Overall, a lot of the things people had told me about China were untrue and made me unnecessarily nervous before my visit so this blog post is to help set the record straight, speaking from my two weeks experience of Beijing and Shanghai.
1. Its not as bad as you've heard
Before I came to China I heard three things from people that chilled me to the bone: that people spit everywhere, it’s overcrowded and the pollution is terrible.
Expecting the floor to be a sea of saliva and paranoid someone would hack up onto my sandaled foot, I was pleasantly surprised to only see/hear about 5 people spit during my whole two weeks, and only ever outdoors.
I hate crowds so the thought of being sardined in with a lot of people was one of my main anxieties before coming to China. Imagine my surprise to find Beijing and Shanghai less crowded than London. Yes, Chinese people on the subway do push unnecessarily, and no they don’t let passengers off the train first, and yes they do stand on the right of the escalator. But the carriages are not as crowded as the Tube plus they have air conditioning!
As for the pollution, not once did I experience the black-bogies phenomenon I get after a day out in central London. The view of Shanghai was pretty misty but Beijing was fine, although to be fair we were told that only half the usual amount of cars were allowed to circulate the city at that time due an upcoming military event. Which brings me onto another myth: that everyone smokes. As someone who hacks up blood if I've been exposed to smoke for too long, I was pleased to see only the occasional smoker in China.
2. You will get bitten
No, I'm not talking about the scams that seem to terrify most Tripadvisor reviewers (the basic advice is don't trust strangers) - I'm talking about mosquitoes. I got bitten 5 times on my legs over the two weeks in both cities, one bite escalated to enormous. Apparently, eating Marmite helps repel insects from your skin so I might try this out next time!
3. Plan your journeys beforehand
You should research and print out detailed maps and directions for places you want to visit as there is no Google in China and street signage is poor. The Chinese search engine is Baidu.com which I personally found to be a quite unhelpful when searching in English (baiduinenglish.com wouldn't load for me). Tourist maps are not very detailed and so you can get lost easily as there are numerous smaller roads unmarked. Tripadvisor.com maps are based on Google so these will not load for you if you use it in China.
Also brace yourself for no Twitter, Facebook or email for the duration of your stay! On the plus side, Whatsapp is still good to go.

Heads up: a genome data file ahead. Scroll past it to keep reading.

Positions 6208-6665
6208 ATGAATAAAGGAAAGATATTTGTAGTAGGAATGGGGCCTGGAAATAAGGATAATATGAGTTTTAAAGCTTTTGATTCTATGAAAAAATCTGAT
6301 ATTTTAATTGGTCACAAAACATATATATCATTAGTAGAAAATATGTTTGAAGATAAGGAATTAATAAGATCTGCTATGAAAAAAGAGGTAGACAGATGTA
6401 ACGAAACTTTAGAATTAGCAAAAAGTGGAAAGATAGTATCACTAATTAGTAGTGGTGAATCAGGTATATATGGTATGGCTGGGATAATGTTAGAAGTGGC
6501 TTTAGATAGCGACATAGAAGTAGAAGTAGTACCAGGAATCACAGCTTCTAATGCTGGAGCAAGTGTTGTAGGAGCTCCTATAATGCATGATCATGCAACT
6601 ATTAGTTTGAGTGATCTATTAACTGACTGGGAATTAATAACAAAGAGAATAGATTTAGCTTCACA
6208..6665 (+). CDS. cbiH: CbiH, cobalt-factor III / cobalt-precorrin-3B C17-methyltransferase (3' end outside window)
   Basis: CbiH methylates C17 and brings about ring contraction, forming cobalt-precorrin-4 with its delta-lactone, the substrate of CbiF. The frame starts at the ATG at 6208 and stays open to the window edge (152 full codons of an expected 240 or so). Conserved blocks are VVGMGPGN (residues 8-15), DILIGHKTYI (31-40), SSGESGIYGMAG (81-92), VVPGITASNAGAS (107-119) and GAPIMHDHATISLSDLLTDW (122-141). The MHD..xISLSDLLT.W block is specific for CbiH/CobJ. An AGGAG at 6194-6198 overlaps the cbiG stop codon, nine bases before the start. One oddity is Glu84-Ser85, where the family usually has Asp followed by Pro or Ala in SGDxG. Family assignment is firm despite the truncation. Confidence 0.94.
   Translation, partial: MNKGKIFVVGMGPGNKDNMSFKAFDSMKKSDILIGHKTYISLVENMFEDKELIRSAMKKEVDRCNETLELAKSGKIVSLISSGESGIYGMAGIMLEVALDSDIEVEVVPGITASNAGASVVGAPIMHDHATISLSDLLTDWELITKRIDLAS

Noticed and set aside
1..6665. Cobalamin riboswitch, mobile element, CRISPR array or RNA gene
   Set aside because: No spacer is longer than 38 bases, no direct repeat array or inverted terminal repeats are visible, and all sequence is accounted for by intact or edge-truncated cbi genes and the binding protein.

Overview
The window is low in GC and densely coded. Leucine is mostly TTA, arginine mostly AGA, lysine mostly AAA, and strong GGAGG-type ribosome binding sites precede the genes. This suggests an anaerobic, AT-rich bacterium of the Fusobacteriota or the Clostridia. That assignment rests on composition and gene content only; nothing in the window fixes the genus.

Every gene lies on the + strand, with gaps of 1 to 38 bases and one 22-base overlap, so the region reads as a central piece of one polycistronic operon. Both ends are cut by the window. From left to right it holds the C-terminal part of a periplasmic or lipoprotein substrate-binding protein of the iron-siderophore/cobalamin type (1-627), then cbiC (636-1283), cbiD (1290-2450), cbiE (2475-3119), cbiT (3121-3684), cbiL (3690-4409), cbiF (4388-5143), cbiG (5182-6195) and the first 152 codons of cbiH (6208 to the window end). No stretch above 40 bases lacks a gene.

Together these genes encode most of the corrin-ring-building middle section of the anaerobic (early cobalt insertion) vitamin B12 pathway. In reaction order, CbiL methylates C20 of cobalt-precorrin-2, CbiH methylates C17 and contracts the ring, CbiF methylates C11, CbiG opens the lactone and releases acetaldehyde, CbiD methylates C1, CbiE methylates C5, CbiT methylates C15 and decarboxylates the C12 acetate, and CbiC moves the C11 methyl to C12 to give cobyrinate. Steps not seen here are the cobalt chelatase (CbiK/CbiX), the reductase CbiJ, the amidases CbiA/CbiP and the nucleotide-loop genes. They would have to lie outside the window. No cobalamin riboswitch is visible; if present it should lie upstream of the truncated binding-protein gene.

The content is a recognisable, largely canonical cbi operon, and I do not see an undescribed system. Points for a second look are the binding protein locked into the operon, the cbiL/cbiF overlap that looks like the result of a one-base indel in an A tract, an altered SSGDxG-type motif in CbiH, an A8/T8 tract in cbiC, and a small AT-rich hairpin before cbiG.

4. There is a big police presence
Perhaps the illusion of crowds in China is due to the fact everyone is subjected to a bag scan every time they go into the subway or enter certain areas such as Tiananmen Square. Everywhere we turned there seem to be Army, Police and Security personnel. Add that to the all the volunteers wearing red armbands and you get the feeling that everyone works for the government! But I suppose that’s what you get with Communism. The benefit for tourists is that you feel quite safe in most places.
Despite the authoritarian undercurrent, to me the people seemed happy in Beijing: old people dancing in the park, mums going for walks with their child and not many Western faces to be seen.
5. Know your cost of living
I didn’t know how much things would cost in China and made some assumptions based on some American’s bloggers costings – which in hindsight was stupid as their idea of spending $20 per meal is ridiculous. 1 Chinese Yuan = 10p and things are pretty cheap in China. Icecream 10 yuan, water 1.5 Tesco Value, cheap restaurant noodles 20 yuan, main dish 60-80 yuan in a mid-tier restaurant, subway one journey 3 yuan, transport/tour to Great Wall (Mutianyu part) with no lunch 290 yuan, entrance to tourist attractions 20-40 yuan.
Remember to change your money in England before you go to China or at least inform your bank so your card doesn’t get blocked like mine did! Knowing how much you are going to spend will minimize the amount of money you have to withdraw from ATMs while abroad so could save you money in the long run. Remember most companies won’t exchange your Chinese coins back to pounds so try to use these up on the subway before you leave; note subway machines don’t take 1 yuan notes so you might end up with a bunch of those too.
When bargaining in the market, it is true what the blogosphere says about starting your offer at about an eighth of the stated price. I was too embarrassed to haggle that much so I usually got about a third knocked off. The dance goes like this: you say a price, they lower it a bit, you say a more reasonable price, they say no, you walk away and they run after you and say yes.
I hope this post has helped prepare you and alleviate some uncertainties. One thing people were right about is that English is not widely spoken. Other than the staff at our four star hotel in Beijing and tourist attraction ticket offices, we struggled to make ourselves understood any further than pointing at menus, so I'd advise you carry around a translation book. Happy holidays!
- REVIEW: Predatory Thinking by Dave Trott